WP Clips contains a core Clip folder and a custom Clip folder. The core Clip includes a core-functions file (PHP) which is used for adding WordPress core functions, while the custom Clip includes style (CSS), script (JS) and functions (PHP) files for adding and editing content-related custom code (i.e. for customizing themes and plugins).
Code is added directly to files within the Clip folders –
/wp-clips/clip_core/core-functions.php – WordPress core functions
/wp-clips/clip_custom/custom-functions.php – content-related custom functions
/wp-clips/clip_custom/custom-jquery.js – content-related custom scripts
/wp-clips/clip_custom/custom-style.css – content-related custom styles
The files can be edited with your preferred code editor, either locally, via FTP (or file manager), or from within the WordPress plugin editor. Shortcuts to both core and custom Clips are provided under the admin Plugins menu.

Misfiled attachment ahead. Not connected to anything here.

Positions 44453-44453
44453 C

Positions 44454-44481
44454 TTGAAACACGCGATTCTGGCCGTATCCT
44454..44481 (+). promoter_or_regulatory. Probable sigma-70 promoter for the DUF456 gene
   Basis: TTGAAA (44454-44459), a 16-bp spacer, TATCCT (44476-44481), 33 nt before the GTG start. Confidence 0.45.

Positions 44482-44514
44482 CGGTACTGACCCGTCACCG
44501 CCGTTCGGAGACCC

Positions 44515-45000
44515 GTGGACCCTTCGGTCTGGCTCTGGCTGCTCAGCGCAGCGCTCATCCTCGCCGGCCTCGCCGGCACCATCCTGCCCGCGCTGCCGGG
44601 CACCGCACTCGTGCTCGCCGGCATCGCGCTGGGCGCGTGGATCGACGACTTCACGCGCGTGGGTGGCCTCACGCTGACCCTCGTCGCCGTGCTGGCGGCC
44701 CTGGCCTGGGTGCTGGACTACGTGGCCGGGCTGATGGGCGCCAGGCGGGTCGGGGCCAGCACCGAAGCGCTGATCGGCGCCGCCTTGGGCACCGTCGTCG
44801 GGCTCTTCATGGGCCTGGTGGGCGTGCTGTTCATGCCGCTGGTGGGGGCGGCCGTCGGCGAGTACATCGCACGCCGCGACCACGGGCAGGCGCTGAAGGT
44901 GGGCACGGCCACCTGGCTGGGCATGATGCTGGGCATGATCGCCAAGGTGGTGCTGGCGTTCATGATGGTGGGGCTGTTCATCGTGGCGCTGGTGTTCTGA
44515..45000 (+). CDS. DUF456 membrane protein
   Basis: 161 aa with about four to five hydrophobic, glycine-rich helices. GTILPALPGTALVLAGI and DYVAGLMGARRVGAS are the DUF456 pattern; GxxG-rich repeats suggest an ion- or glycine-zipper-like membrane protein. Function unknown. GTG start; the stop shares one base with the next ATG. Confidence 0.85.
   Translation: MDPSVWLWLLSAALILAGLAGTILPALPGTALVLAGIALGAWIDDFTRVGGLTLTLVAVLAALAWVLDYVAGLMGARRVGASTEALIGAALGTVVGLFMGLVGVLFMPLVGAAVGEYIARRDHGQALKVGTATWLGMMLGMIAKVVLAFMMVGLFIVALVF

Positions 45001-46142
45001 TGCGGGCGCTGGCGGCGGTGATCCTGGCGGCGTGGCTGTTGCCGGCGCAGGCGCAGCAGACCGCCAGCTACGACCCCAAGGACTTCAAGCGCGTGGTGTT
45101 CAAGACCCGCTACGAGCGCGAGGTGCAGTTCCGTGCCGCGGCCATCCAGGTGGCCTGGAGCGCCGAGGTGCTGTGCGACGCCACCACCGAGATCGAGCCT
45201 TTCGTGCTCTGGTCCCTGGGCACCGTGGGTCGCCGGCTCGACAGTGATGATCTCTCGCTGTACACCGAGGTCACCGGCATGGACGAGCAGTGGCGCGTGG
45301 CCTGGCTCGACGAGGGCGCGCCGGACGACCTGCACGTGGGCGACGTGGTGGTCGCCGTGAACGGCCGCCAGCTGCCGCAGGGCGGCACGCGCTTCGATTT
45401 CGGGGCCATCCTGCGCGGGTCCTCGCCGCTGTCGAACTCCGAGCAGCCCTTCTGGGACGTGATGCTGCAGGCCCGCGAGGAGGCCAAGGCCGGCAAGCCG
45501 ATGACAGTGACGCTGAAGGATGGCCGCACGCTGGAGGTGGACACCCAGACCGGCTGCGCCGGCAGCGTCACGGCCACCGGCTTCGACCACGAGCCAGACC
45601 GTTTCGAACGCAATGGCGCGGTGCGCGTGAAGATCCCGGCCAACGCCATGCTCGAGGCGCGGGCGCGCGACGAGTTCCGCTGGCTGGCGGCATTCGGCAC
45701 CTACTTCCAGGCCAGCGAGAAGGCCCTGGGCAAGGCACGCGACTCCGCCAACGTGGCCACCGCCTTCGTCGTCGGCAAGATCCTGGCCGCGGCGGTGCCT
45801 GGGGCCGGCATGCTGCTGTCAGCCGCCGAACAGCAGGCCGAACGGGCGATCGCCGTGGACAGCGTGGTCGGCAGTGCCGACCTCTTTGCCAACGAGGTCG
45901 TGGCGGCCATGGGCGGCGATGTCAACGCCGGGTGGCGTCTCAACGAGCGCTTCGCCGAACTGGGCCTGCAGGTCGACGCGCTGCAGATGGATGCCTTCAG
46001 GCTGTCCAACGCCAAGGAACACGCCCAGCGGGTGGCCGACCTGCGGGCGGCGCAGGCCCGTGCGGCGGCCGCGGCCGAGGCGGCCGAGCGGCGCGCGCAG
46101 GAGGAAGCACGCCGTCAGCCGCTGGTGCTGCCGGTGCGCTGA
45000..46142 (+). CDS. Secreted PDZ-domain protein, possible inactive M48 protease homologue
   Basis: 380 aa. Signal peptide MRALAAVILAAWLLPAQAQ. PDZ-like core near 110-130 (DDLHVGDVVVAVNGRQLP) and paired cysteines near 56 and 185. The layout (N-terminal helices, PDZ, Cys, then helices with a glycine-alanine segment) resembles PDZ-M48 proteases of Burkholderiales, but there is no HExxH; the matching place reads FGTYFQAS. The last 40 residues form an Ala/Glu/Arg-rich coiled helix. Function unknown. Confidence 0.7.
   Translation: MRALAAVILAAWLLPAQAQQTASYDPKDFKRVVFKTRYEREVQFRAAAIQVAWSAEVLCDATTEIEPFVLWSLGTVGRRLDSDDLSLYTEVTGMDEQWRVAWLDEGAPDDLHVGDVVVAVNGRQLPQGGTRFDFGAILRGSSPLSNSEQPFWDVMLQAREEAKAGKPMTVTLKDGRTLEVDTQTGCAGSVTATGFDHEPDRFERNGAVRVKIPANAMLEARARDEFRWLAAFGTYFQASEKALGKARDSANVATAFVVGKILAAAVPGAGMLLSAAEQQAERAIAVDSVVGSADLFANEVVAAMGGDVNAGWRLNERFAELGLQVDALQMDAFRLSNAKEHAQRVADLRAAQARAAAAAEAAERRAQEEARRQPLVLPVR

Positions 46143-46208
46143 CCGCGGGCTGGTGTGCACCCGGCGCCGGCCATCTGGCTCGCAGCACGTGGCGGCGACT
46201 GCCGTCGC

You can also add folders, included/enqueued files and other content to each Clip. There’s really no limit to what you include or how you use it.
Declaring compatible themes and required plugins
You can declare compatible themes and required plugins which dictate whether the custom Clip should or should not be enabled. Open the /clip_custom/vitals.php file. Add compatible themes to the $themes array using the folder name (e.g theme-folder-name). Add required plugins to the $plugins array using the the plugin’s folder and filename (e.g. plugin-folder-name/plugin-filename.php). Array values must be comma-separated.
If you need to customize native files
Customizing a theme or plugin’s native files is sometimes easier and preferred. A log.txt file is included within the custom Clip to record any such changes.
Power up the ‘Plugins Editor’
Using the WordPress Plugins Editor can be somewhat risky without syntax highlighting and error prompts. We recommend installing the WP Ace Edit Precoded Clip from ClipBank™ or WP Lab’s Ace Edit plugin for syntax highlighting and other features.